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I’ve never seen a small spin-off game meet my expectations this comprehensively before. Fun, short-lived, slightly repetitive, yet leaving me interested to know more, Eiyuden Chronicle: Rising was exactly how I pictured it. Releasing a companion game before the main game – in this case the upcoming Eiyuden Chronicle: Hundred Heroes, is certainly an unusual choice, especially given that Rising takes a very different approach to its JRPG sibling by swapping turn-based battles for a 2D action-RPG format. Make no mistake though, it’s worth playing for its own strengths.

Our goal in Rising is to rebuild New Neveah, a town decimated by an earthquake several months ago. That same event also unearthed several ruins stacked with treasure, which is where we come in. Playing as an honourable scavenger, CJ, our role in the reconstruction is providing each resident with whichever materials they’ve requested, ranging from basic ores and lumber to more specialized items later on. Just be aware this isn’t a city-building sim like Cities: Skylines – here, every building location is predetermined and there’s no finer tinkering, so don’t expect anything too in-depth. You can’t freely interact with the average NPC either, so New Neveah’s not always the most exciting place to be. Still, there’s an undeniable charm this small town presents as it grows, and while this isn’t the most inventive premise, there’s an unfolding mystery within that held my attention.

Progress is mapped through a stamp card system, earning another every time you help residents. Filling out your stamp book upgrades it to the next level, bringing more people to town and further opportunities, and you can exchange stamps at the trading post for more exciting items later on. You’ll need a few initially to obtain an explorer’s license for the ruins, so it’s slightly odd seeing CJ get so invested in collecting stamps once you’ve done that, but seeing her so dedicated to rebuilding this town is rather sweet.

Seeing CJ so dedicated to rebuilding this town is rather sweet.

Rising adopts a metroidvania approach to exploration, blocking off certain areas until you’ve found a set ability. For example, CJ’s double jump isn’t available until you’ve improved her armor, the justification being that it’s become lighter and less restrictive, letting her reach certain platforms. It’s a steady system that rewards the more thorough explorers but doesn’t restrict your ability to obtain resources. Naturally, these areas are also teeming with your bog-standard monsters and a few bosses to cap them off, and CJ’s soon joined by two other party members: the young acting mayor, Isha, whose struggle to keep this town afloat after her father’s disappearance held my interest. There’s also Garoo, an anthropomorphic kangaroo mercenary that claims he’s just in it for the money, but made me laugh at how frequently he caves to CJ’s demands.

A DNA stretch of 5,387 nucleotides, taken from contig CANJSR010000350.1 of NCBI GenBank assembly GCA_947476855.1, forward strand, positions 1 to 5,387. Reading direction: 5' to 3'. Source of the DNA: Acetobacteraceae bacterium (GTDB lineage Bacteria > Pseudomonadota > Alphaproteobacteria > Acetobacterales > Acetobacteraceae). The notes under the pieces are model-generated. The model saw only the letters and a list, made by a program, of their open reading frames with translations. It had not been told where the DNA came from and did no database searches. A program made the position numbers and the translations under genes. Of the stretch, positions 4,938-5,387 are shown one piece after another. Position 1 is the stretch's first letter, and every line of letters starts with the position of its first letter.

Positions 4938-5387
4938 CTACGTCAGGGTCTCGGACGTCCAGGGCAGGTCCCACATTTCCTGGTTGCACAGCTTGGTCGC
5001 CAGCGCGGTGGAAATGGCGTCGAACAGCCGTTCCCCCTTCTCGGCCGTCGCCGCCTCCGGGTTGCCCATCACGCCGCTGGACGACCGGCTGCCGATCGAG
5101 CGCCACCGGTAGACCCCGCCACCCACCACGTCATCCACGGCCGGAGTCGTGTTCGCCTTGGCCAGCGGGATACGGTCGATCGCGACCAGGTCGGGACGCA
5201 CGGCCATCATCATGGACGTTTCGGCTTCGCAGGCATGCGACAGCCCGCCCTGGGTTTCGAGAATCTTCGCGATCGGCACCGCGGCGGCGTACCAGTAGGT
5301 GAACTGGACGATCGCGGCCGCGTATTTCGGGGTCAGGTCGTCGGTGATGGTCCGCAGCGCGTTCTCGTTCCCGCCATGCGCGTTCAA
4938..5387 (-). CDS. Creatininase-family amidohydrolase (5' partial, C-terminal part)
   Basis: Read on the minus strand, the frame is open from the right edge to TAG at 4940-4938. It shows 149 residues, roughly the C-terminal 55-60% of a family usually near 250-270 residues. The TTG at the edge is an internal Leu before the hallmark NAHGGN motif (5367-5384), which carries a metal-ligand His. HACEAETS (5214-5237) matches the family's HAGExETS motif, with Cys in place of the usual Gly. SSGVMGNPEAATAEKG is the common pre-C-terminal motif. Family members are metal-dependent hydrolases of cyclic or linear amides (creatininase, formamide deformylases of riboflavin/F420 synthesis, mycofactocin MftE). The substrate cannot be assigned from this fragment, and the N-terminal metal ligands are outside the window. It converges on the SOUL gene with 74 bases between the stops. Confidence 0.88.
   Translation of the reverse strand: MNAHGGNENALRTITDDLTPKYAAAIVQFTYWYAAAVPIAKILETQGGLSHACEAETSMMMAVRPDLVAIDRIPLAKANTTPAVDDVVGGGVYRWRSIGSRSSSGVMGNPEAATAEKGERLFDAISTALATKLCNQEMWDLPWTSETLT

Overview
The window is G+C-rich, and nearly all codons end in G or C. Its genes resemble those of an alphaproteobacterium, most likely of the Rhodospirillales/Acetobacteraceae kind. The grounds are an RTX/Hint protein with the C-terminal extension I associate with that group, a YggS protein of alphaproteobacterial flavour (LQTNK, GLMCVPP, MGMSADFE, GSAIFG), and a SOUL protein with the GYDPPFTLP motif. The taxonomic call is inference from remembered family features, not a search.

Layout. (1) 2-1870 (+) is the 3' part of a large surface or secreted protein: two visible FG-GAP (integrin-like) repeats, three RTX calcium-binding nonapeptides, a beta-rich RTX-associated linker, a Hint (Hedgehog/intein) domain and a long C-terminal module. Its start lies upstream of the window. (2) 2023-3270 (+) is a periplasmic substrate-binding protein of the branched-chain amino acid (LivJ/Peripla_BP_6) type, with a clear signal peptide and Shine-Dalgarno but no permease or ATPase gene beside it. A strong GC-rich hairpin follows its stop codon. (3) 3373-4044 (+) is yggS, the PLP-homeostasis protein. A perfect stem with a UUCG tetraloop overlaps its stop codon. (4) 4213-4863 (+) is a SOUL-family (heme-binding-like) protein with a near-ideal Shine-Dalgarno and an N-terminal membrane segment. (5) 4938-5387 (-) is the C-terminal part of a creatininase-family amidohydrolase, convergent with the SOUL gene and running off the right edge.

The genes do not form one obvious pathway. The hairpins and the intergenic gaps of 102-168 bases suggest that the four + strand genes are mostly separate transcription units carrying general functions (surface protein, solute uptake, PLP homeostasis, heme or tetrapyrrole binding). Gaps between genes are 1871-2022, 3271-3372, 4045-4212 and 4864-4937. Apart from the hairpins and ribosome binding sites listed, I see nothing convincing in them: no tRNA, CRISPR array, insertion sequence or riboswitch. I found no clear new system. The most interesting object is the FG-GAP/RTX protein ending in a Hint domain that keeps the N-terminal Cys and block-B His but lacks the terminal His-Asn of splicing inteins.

You can swap between party members easily during exploration, as all three are mapped to a set face button, which also activates their attack. There’s decent variety here: Garoo is your slow but heavy hitter whose greatsword is well suited to destroying enemy shields, Isha uses magic for ranged attacks and overcoming foes’ magical barriers, and CJ offers a nice middle ground with her two pickaxes, so you’ll need to frequently rotate between them. Eventually, equippable rune-lenses become available that give your team weapon elemental damage. That adds some strategy to fights as some enemies might be weak to fire damage, yet resistance against lightning, though it doesn’t make a huge difference. Thanks to elemental stones blocking your path, hitting them with the matching rune-lense opens up new areas in exploration, too.

Initially, you can’t do much beyond single button attacks, leaving combat feeling rather basic.

Initially, you can’t do much beyond single-button attacks, leaving combat feeling rather basic. New abilities are only unlocked upon improving weapons and armor and, unlike other RPGs, you don’t need to keep selling your legendary weapons to random shopkeepers once you’ve got a better one because they’re all upgraded through gradual improvements, assuming you’ve got the money and materials; given how many protagonists Hundred Heroes is promising, I’d call this a wise approach to limit the burden of micromanagement. I just wish Rising didn’t lock simple moves like attacking upwards or downward spikes behind these upgrades – it’s a strange choice that makes the early hours feel too straightforward. I’d never expect a small-scale spin-off game to do anything revolutionary with its progression system but I would’ve liked a little more depth.